I remember the joy of meeti
ng my gentle, white-haired grandfather on his way home, laden with treasures from the ice cream department of the dairy where he worked. It was childhood's enchantment to wait eagerly through the day for his nightly treat, and childhood's awe and delight at the amazing butter sculptures my uncle carved for exhibit at the summer fairs; the three bears in golden, buttery indignation; Cinderella in a shimmering yellow coach.

I remember the mysteries of my maiden auntie's dresser - the creams and perfumes and the lovely oaken chest that held her hopes. And I wonder what became of the filmy pink negligee my mother knitted for her to beguile an errant sweetheart, alas turned fickle.

At my Country G
randmother's I travel through the upstairs bedrooms where all the aunts and uncles grew up in friendly confusion. I remember tea beneath the covers, between the grandparents, early in the morning. And I wonder how many people start the day so delightfully now. And if they do, who brings them their fragrant cup?

I remember the or
derly stacks of wood, the pails of cool sweet well water which stood together upon the table in the corner, my grandmother's treacle pudding, the feeling of the prairies in the thirties. Frightening dust storms and gorgeous, splendid displays of lightening such as I have never seen since. I remember catching the enormous, great grasshoppers to milk them of their tobacco; waiting patiently for a curious groundhog to pop up between the noose so carefully laid around his entrance. And I remember turning cartwheels for incredible distances across the prairies, with my cousins.

The memories crowd warmly one upon another, pressing me gently into sleep and sweet forgetfulness of present problems. They lie there, a background to my life, until I once again recall them to mind with pleasure, or until a sudden flash of memory is triggered by a fragment of music, or scent of flowers. The Skaters' Waltz brings a tear, inevitably, - the hundreds of frosty, Sunday afternoons that the band played, the skaters twirled and glided, and the memories gathered softly in the corners of the soul........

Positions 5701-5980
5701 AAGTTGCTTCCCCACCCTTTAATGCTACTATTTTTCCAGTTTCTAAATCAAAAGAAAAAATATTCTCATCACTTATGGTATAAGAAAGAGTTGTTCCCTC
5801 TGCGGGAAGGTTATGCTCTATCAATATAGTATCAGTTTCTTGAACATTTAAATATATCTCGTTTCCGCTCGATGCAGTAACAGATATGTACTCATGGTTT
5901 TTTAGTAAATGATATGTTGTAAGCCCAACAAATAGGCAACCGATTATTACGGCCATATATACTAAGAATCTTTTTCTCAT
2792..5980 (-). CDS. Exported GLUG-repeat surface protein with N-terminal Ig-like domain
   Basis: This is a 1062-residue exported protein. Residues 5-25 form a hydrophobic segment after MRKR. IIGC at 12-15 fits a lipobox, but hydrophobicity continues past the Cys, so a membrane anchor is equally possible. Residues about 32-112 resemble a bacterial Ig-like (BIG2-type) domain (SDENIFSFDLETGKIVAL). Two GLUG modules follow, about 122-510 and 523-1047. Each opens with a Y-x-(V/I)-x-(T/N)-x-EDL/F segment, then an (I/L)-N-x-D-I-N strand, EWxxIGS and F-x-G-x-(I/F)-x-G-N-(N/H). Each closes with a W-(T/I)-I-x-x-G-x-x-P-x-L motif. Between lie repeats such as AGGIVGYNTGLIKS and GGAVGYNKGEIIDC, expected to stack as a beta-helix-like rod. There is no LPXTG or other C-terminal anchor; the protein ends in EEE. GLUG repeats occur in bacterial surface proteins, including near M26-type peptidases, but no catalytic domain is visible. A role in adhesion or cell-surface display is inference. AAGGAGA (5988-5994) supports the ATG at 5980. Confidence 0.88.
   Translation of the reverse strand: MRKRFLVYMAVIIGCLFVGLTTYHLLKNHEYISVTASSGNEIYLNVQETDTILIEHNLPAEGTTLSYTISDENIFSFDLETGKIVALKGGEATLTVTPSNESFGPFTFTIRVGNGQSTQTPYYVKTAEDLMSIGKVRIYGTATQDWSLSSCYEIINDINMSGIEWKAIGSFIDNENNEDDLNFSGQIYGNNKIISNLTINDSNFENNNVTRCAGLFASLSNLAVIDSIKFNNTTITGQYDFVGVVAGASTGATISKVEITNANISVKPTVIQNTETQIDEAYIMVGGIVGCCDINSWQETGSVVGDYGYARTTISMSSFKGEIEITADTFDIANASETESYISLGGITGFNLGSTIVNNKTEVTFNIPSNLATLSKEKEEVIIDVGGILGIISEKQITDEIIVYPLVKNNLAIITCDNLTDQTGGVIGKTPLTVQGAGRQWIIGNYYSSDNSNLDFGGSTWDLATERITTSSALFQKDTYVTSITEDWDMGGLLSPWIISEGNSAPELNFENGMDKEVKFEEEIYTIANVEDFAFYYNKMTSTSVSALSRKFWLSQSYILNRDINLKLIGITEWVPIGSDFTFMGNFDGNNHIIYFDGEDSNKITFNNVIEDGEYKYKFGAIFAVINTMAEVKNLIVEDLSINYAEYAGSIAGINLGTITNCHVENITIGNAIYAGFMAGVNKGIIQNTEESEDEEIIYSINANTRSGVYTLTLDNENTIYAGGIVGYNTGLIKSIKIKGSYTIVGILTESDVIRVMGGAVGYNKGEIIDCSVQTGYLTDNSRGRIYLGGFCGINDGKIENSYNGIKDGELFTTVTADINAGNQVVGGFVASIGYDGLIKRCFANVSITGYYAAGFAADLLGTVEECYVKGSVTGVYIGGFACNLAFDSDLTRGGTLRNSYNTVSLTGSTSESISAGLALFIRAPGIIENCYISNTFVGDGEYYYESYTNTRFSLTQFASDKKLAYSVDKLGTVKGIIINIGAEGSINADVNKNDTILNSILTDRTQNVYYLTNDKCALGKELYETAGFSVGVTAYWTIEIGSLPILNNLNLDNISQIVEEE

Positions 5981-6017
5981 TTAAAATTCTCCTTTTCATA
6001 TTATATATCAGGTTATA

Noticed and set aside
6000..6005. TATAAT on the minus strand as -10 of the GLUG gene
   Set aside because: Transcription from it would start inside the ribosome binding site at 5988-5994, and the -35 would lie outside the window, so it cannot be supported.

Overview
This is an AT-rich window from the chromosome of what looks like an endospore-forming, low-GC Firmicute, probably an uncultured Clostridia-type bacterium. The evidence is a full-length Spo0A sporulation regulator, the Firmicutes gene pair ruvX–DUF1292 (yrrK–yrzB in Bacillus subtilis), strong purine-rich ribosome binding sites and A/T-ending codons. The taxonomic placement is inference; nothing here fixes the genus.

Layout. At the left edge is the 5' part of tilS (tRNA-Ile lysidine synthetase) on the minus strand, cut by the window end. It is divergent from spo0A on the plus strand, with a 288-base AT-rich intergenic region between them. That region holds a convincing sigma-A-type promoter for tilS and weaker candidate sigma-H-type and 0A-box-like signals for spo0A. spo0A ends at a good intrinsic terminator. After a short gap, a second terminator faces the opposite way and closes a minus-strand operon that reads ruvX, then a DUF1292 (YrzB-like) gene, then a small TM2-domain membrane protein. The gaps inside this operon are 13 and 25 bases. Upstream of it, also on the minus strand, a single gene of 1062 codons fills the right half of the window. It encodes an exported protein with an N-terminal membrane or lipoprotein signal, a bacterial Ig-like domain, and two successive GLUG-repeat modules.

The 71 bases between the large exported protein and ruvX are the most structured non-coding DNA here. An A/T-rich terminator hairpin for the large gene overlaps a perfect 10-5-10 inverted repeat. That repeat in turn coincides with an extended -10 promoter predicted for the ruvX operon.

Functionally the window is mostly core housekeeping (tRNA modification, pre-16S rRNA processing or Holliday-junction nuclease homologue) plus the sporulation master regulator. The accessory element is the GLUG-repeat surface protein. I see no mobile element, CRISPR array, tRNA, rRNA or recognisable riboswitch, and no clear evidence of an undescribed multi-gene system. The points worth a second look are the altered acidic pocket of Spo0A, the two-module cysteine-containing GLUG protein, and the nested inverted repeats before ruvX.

I think I warned you that this was sentimental kin, and I have inherited the gene! Also, these are memories written thirty five years ago, when I was Mid-life and Menopausal with three teen agers. Life was much more complicated than it is now.

P.S. Here is the House on the Prairie ca 2000.
My Grandfather built this house almost a hundred years ago, and when it was ready to be lived in he sent for my Grandmother and their seven children, who had stayed behind in England. My mind boggles at an ocean voyage at the beginning of the last century, with a family of seven, - and then a long and arduous train trip across Canada to Calgary.

My Town Grandmother followed Grandfather from Ontario with a family of five. Grandfather had taken the oldest son with him to help establish a home in the west.

What brave and sturdy creatures these pioneer Grandmothers were!

Monday, June 04, 2007

Unfolding of a scarlet wonder....

Early Saturday morning I wandered the garden path, watching for new blooms, measuring with my eye the overnight growth of the Shasta's, and noticing with dismay the weeds that appeared to have usurped precious garden space, seemingly full grown in the night hours!

I came across the Oriental poppies, and the little pregnant bud that graced an earlier blog.

Her time had come and I quickly scanned my inner time clock, - did I have time to take pictures before the day began in earnest, - would it be a quick unfolding, or would the poppy be slow to release those silky crinkled petals that now light up the garden with their fiery, scarlet dance.

I have heard the poppy called a "coarse" flower, not long lived, - and I know its significance as a flower of sacrifice and remembrance. But to me its ephemeral beauty can be the epitome of gaiety as it nods and dances in the summer breeze.

Here is what I saw as this particular poppy bud opened its scarlet petals to the morning sky.

And all before breakfast!!!